Articles Posted in Employee Risk

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Not everyone thinks theme parks are the happiest places on earth. Parents of children might find it uncomfortable to learn that the people in the costumes at theme parks, those working on rides, and escorting guests through the resorts might be pedophiles on the prowl.

In several To Catch A Predator-style stings, police in Florida have recently arrested a number of Disney employees for child sex offenses. CNN conducted an investigation that found at least 35 Disney employees have been arrested since 2006 for sex crimes involving children. Some were caught with child porn on Disney property. One, a Disney World employee who oversaw ride repairs, was arrested when he arrived at a house thinking he was going to meet a 14 year-old girl. Instead he was arrested.

Just last month employees of Disney and Universal were arrested when they too showed up at a house planning to meet children. One was a concierge at Disney’s Animal Kingdom, who thought he was going to “fulfill a fantasy” with a 14 year-old boy.

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Naples Bay Resort evacuated 24 hotel guests and 20 employees from its premises after an explosion occurred around 9am Thursday.

The Naples Daily News reported that an electrical worker installing meters at the Resort suffered first-, second- and possibly third-degree burns to his upper body from an electrical flash fire. The cause of the explosion is unknown and is being investigated.

The Naples Fire Chief stated that the electrician’s life was saved only because he was wearing a face shield, eye protection and a fire-resistant shirt. The fireball was reportedly hot enough to vaporize nearby metal. A hotel corridor sustained smoke damage. The electrician was a subcontractor for FPL. Damages were estimated at $20,000.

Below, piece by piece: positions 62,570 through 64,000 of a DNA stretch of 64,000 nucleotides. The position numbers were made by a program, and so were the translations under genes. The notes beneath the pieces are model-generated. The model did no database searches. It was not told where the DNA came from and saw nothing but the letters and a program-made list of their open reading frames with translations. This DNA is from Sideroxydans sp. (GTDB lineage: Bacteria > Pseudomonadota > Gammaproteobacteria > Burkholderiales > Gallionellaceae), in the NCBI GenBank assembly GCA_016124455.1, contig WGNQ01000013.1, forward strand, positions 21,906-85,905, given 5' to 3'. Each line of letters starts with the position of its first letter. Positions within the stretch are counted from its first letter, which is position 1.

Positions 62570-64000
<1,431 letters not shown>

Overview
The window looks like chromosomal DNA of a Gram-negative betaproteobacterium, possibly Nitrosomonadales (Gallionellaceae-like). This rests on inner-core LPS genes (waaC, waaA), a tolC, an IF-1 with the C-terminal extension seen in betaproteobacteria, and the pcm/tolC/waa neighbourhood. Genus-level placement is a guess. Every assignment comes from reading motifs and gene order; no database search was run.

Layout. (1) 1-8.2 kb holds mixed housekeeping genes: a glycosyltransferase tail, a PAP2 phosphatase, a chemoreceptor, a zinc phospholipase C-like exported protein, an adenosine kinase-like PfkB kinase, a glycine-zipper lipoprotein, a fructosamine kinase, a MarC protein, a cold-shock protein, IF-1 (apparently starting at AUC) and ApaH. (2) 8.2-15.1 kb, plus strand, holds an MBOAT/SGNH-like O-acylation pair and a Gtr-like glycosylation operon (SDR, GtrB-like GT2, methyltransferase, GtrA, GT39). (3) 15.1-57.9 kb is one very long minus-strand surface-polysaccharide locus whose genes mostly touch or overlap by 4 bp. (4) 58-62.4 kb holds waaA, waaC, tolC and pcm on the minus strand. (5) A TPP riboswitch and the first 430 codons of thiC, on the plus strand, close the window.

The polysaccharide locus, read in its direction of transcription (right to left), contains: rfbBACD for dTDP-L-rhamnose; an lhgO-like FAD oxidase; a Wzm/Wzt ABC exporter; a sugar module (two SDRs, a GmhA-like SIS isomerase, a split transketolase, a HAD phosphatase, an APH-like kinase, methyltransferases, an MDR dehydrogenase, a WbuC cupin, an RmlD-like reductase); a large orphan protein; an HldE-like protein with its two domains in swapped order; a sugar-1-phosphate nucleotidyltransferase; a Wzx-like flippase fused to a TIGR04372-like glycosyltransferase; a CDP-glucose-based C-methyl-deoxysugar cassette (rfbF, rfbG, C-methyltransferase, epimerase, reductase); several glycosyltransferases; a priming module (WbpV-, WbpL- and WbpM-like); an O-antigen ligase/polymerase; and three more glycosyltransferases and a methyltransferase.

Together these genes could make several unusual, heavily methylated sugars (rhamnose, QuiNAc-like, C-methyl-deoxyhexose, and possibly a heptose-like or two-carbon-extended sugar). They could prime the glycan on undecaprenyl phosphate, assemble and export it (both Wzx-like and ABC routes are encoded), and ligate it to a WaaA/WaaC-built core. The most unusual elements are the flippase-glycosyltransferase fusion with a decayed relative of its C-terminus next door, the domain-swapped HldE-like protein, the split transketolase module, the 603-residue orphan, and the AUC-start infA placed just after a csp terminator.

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Disney - Where Dreams Come True.jpgFederal investigators concluded after 2.5 years that the Disney monorail collision that killed a 21-year-old resort employee was caused in part by a lack of adequate safety protocols.

In a 14-page report, the National Transportation Safety Board cited employee errors as the primary causes of the accident, but added that “Walt Disney World Resort’s lack of standard operating procedures leading to an unsafe practice when reversing trains” was also a factor in the accident.

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Safety policies and procedures at hotels and resorts are keys to the safety of both guests and employees.

A simple light bulb change in the pool area of the Stonewall Resort and Conference Center in West Virginia resulted in a debilitating foot and ankle injury for a resort-employed electrician, who fell about 20 feet onto concrete, reported the West Virginia Record. The employee claims he received an electrical shock when changing the bulb, causing the fall from an extension ladder.

As a general rule, property owners have a duty to keep their premises in a reasonably safe condition to protect against dangers of which the owner is aware, should be aware, or might reasonably foresee.

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Adding to recently updated injury reports and a bus crash injuring five people last month, a Disney worker died Monday morning from massive head injuries he suffered on Sunday while working at the Disney’s Animal Kingdom.

The 52-year-old man was repairing “The Little Dip” portion of the Primeval Whirl roller coaster when a co-worker called 911, according to a Sun Sentinel report, which published the call transcript released by Reedy Creek Fire District, Walt Disney World’s municipal fire department:

“We need somebody right now,” a co-worker told a 911 dispatcher. “One of our maintenance guys got hit by a moving vehicle…He got in the way of a moving vehicle.”